Another Cangjie Geek Post: 「節」Variant and the Taipei International Book Expo

The character 「節」 can mean ‘festival’, ‘a joint or node’ or it can also mean ‘to use restraint’ or ‘to economize’. The Cangjie code when looking at the character is pretty straightforward: 「竹日戈中」. For those of those unfamiliar with Cangjie, you can find more info at the Cangjie input Wikipedia page. Basically for a character with three elements like 「節」 we break it into three constituent parts: 竹, the abbreviated form of 艮 and 卩. We take the 1st and last element of the first part – here that would be 竹 (which serves as both the first and the last element of the first part of the character), then the first and last element of the second part of the character which are 日 and 戈 (the dot on the bottom) and the last element of the final part of the character, which is 中 (a vertical line. This leaves us with 「竹日戈中」(hail) , however, when presented in certain fonts, like the one I found below, the appearance of the character in variant form, suggests alternative ways to write the character that do not work:


This rendering of the character 「031」 suggests the Cangjie code 「竹竹心中」(竹 is the first and last element of the first part; 竹 (the top stroke of 白) and 心 (which is used to represent 匕) are the first and last elements of the second part and 中 is still the final element of the final part, however, this obviously doesn’t work, as the standard form is the one the code is based on. If anyone knows which font throws up this variant of 「節」 please let me know. You can find more variants of 節 at the Ministry of Education variant dictionary.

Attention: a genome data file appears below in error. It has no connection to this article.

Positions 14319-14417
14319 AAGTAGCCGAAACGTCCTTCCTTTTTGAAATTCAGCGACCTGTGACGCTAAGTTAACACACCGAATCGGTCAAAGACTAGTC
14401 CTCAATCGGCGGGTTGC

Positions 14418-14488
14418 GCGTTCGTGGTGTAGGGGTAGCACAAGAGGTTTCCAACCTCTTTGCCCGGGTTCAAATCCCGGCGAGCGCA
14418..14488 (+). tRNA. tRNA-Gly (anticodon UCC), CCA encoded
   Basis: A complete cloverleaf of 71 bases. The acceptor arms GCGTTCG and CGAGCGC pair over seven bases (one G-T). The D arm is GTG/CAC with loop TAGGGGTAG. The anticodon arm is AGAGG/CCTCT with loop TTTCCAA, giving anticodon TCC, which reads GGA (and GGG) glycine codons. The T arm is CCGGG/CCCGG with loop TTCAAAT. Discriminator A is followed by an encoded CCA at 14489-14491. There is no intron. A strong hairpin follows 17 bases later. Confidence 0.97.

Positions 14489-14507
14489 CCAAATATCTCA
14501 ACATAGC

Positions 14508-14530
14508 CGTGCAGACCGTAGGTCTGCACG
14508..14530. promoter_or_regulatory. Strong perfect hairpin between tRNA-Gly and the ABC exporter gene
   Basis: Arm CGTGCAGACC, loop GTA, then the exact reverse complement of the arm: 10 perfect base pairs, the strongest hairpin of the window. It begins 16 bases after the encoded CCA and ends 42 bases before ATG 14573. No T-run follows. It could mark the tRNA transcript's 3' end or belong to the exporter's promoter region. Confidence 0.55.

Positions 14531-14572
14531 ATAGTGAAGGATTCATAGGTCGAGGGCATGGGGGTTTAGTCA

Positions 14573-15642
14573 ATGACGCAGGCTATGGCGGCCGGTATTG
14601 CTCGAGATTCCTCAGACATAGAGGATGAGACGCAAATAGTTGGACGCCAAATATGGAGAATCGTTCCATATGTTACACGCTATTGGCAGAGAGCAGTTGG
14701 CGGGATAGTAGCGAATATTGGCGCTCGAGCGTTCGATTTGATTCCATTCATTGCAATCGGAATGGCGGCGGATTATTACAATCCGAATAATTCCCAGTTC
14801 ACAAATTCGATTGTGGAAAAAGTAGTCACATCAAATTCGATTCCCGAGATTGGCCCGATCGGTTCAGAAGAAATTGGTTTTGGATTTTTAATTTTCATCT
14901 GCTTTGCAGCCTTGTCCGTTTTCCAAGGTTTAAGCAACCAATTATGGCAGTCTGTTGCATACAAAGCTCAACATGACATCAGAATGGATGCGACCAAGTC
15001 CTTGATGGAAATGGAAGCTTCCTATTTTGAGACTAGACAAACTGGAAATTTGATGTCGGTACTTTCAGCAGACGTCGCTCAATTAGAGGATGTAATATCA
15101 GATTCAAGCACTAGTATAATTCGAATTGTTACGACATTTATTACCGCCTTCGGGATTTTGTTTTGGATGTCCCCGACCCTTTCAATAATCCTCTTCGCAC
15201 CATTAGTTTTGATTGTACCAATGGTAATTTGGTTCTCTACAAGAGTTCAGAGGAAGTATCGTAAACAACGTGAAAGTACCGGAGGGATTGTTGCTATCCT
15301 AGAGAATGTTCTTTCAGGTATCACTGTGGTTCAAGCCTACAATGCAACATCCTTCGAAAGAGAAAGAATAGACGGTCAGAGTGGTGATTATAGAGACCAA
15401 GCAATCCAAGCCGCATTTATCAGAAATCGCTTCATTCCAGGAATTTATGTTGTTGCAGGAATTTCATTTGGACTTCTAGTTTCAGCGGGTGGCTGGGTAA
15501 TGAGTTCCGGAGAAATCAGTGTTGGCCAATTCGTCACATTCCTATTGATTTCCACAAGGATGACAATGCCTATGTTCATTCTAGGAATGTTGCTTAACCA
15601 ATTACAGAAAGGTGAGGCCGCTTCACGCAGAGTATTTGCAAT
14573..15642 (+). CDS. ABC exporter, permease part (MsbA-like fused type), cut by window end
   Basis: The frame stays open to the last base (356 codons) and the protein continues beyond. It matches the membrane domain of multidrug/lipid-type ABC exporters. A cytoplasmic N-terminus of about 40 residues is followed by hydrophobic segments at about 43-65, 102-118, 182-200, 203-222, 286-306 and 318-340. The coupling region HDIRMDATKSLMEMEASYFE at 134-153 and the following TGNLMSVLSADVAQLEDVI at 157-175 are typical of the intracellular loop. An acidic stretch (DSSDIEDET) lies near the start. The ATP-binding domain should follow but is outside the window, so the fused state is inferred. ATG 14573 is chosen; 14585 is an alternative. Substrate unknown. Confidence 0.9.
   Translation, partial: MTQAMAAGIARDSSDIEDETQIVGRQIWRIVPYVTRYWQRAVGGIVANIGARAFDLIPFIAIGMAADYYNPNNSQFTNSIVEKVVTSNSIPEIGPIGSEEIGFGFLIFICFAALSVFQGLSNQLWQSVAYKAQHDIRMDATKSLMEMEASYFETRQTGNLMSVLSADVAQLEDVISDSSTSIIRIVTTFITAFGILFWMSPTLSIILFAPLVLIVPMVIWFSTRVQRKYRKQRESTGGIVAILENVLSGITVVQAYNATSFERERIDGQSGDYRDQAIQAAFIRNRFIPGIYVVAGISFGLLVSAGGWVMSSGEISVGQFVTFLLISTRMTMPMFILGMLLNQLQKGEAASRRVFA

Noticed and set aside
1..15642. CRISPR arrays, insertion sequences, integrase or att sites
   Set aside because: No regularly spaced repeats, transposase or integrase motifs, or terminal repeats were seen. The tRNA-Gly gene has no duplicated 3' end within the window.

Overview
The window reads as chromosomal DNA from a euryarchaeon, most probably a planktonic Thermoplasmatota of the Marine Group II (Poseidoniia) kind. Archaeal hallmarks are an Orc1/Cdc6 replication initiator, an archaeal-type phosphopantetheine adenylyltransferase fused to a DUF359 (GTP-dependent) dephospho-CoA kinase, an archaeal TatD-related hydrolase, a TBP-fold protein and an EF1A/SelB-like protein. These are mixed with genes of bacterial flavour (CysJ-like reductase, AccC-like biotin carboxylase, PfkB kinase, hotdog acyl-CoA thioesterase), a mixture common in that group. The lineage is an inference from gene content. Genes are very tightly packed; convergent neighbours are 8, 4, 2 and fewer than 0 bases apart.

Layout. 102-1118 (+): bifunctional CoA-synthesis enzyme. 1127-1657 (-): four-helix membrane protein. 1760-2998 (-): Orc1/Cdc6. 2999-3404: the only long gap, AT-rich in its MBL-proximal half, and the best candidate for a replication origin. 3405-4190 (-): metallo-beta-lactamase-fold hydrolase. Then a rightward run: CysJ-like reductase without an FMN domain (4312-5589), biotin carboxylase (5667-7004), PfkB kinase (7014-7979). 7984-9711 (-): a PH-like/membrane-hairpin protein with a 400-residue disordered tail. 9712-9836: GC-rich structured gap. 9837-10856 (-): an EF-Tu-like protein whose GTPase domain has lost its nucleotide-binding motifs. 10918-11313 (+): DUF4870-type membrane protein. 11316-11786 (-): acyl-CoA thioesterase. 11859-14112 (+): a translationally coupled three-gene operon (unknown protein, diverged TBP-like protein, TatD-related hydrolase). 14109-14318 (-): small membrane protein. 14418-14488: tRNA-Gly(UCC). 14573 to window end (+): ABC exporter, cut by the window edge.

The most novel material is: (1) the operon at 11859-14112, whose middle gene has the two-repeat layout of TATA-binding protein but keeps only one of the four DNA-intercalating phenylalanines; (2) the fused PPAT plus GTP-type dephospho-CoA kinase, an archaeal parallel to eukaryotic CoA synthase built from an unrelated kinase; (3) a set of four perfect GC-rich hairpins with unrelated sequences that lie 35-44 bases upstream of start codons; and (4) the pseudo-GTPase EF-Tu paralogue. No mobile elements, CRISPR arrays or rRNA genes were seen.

Speaking of variant forms, after penning my last post on the variant forms of 「免」 I was amused to see the variant form 「001」 used in a poster advertising the upcoming  Taipei International Book Exhibition on the MRT:


Incidentally, the book exhibition is well worth a visit – it’s going to held from February 16-21 at the Taipei World Trade Center Exhibition Halls 1 and 3. It’s open 10am-6pm, with late night sessions until 10pm on Friday the 19th and Saturday the 20th, as well as until 8pm on Sunday the 21st. The first day at Exhibition Hall 1 is just for professionals, so you can visit from the 17th to the 21st, whereas Exhibition Hall 3 is open the whole time to everyone. It’s also free for under-18s.

Visit the MOE Variant Dictionary here.

Non-Cangjie Geeks Should “Avoid” This Article (Snort)

I was doing an exam on a computer when I came across 「免」(avoid), and couldn’t for the life of me remember how to write it in cangjie. This is because the font on my computer used a variant form of 「免」, as below:


According to cangjie logic this should be written 尸竹日竹山(shahu), with the 刀 similar to that on the top right part of 「解」(弓月尸竹手/nbshq), but, of course 免 is written 弓日竹山(nahu), following the logic of 色。

Other variants of 免 can be found here, one of which bears a striking resemblance to 「兑」 the simplified version of the character 「兌」(dui4/ㄉㄨㄟˋ to exchange).

Curious if anyone knows what fonts feature the variant of 「免」, I also wonder if there are any plans (as unproductive a goal as it may be) to add variants to unicode, as I think they add something to the language.

If you have an unhealthy obsession with Chinese characters and want to share some of your observations, you can contact me or comment below.

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